Let’s view Jones’ WBC invitation cautiously


Oct 10, 2012; Bronx, NY. Baltimore Orioles center fielder Adam Jones singles to left during the fourth inning of game three of the ALDS against the New York Yankees at Yankee Stadium. Photo: Anthony Gruppuso-USA TODAY Sports

Worrisome is how I can best describe the selection of Adam Jones to Team USA for the World Baseball Classic. It is an honor that Manager Joe Torre asked him in December to join the team, but the priority, as far as the Baltimore Orioles are concerned, is what effect it will have on his performance for them.

The World Baseball Classic’s games are played March 2-19 at venues in Japan, Taiwan and Puerto Rico, as well as Marlins Park in Miami, Chase Field in Phoenix, and AT&T Park in San Francisco. The activity goes on while Grapefruit League games are also being played, so one might say the action will be just like playing exhibition games.

But starters only play a few innings at a time in Spring Training. In the WBC, the competition and intensity is ratcheted up. If Jones’ workload is increased, and, say, he makes a throw from the outfield that his arm isn’t conditioned for at that point, or he legs out a double or takes the extra base and finds an extra gear that his legs aren’t up to, nagging injuries or soreness could result that would affect him during the season.

It is worse for pitchers. In 2009, the last year of the tournament (2006 was the first year), Orioles fans will remember Jeremy Guthrie was selected for the WBC, and it messed up his season. He was not the same upon his return to Camden Yards. The workload of being thrown into game action extends a pitcher’s arm beyond what it is prepared for at that stage of Spring Training. That’s why closer Jim Johnson declined a spot on Team USA when he was invited. Setup man Pedro Strop will pitch for his native Dominican Republic in the Classic, posing the same concern.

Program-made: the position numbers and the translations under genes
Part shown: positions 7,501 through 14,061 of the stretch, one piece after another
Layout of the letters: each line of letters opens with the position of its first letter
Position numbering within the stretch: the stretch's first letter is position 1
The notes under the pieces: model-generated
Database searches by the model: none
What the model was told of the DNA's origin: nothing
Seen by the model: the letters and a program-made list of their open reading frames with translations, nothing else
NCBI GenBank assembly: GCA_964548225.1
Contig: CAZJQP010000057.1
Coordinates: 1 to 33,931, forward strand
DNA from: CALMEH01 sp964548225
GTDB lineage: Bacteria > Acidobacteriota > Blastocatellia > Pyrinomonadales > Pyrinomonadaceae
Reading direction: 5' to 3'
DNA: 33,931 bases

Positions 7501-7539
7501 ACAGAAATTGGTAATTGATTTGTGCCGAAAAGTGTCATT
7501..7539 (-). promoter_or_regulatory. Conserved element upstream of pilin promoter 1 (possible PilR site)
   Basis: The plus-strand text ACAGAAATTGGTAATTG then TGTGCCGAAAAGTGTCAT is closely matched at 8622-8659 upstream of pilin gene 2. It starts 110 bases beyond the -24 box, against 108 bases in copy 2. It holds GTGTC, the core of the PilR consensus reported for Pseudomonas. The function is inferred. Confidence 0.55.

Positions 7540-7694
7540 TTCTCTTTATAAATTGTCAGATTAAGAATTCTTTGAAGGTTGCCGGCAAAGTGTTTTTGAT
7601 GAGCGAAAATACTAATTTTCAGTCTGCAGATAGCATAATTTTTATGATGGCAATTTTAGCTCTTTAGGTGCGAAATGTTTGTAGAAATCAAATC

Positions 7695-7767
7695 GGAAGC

Who knows, Jones may have been honored but still accepted the selection with some trepidation of his own. The good news is that the Orioles certainly have more depth in the outfield now than they ever had in an already “You’ve Got to Be Kidding Me” pitching staff the year Guthrie played in the Classic. They finished last at 64-92, and Brad Bergesen (7-5) was the only starter with a winning record. Guthrie went 10-17.

The other good news is that Torre, who played 18 years in the major leagues and is known for understanding players, is in charge. The assumption is that, while he would like to win and has expectations of his players, he is mindful of the idea of extended workload and knows how to manage it. And who knows, he or one of the coaches may tell Jones to shorten his swing or give him some, small piece of advice that could help the evolution of his game, and Adam could come back to the Orioles ready to explode.

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